Thank you Kelly.

– Peter

a thoughtful branding change

An updated logo for Levi's Jeans

An updated logo for Levi’s Jeans

OK, so I like logos. Anyone who’s read this blog over the years knows that.

But beyond the art of it, to which I am drawn, there should also be some real thought put into a logo’s place in the complete branding of a product or service and some sound reasoning behind the change.

Often times when companies change their logo or publicly address their branding, they issue fluffy, non-sensical press releases usually written by their design agency team who have drunk their own Kool-Aid based on the content of their reasons for making the branding change (hint: the real but never stated reasons are usually about low sales, change in management or a self-inflicted catastrophe). They also craft cool videos (for which many times I am a sucker ) telling the story of the logo’s development.

In this case, Levi’s Jeans (to whom I have been a pretty loyal customer) really kinda came clean on their logo missteps over the years and laid out a very simple, straight forward case for the new branding going forward. I’m not sure there is any business category where branding is more important than clothing (maybe alcohol or perfume).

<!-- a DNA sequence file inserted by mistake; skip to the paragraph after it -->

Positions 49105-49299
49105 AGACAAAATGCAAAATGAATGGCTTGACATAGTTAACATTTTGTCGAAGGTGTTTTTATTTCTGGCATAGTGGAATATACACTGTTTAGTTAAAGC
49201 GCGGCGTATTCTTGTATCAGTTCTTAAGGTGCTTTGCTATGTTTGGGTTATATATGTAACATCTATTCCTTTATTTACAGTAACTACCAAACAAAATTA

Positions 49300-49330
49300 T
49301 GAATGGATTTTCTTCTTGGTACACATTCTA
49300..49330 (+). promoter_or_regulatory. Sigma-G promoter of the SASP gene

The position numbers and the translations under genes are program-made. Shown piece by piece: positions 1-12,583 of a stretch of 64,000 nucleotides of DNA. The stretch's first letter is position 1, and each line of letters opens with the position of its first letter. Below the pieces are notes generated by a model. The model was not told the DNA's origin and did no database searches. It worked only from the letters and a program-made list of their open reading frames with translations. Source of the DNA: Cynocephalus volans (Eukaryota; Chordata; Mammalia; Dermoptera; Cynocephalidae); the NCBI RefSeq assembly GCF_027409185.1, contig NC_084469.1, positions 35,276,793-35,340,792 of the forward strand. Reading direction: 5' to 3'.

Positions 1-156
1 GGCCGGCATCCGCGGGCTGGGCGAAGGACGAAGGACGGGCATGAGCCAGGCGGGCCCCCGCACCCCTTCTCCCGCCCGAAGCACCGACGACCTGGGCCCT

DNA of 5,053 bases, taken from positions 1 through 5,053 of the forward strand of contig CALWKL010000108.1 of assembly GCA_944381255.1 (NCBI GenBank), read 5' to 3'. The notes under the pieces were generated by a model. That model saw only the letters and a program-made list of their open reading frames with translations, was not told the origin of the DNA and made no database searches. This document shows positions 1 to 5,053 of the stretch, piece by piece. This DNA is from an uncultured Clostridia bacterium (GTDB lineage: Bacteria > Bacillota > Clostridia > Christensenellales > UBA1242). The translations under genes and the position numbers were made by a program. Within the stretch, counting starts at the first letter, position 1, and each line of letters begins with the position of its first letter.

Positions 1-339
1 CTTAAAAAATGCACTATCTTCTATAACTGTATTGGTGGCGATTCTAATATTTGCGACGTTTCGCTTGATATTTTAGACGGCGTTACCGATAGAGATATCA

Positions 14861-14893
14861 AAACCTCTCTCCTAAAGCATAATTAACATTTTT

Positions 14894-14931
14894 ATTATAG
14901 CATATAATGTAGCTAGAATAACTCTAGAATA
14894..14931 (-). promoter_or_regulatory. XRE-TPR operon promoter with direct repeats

But I think when any business is thinking about how to explain the graphic part of their branding, this video shares a pretty thoughtful base upon which you might start a discussion about your own branding.

Otherwise just enjoy the pretty pictures.

you don’t replace a legend, you become one

The late Don Pardo, announcer on NBC's Saturday Night Live

The late Don Pardo, announcer on NBC’s Saturday Night Live

He’s not asking my advice but if Darrell Hammond did, those would be my words as he steps in to become Saturday Night Live’s new announcer following the death this past August of legendary NBC announcer Don Pardo.

He’ll create his own style and that’s as it should be.

He’s a wonderful choice (since they decided not to pick –or audition–me) and I don’t think I’m the only one who thinks so.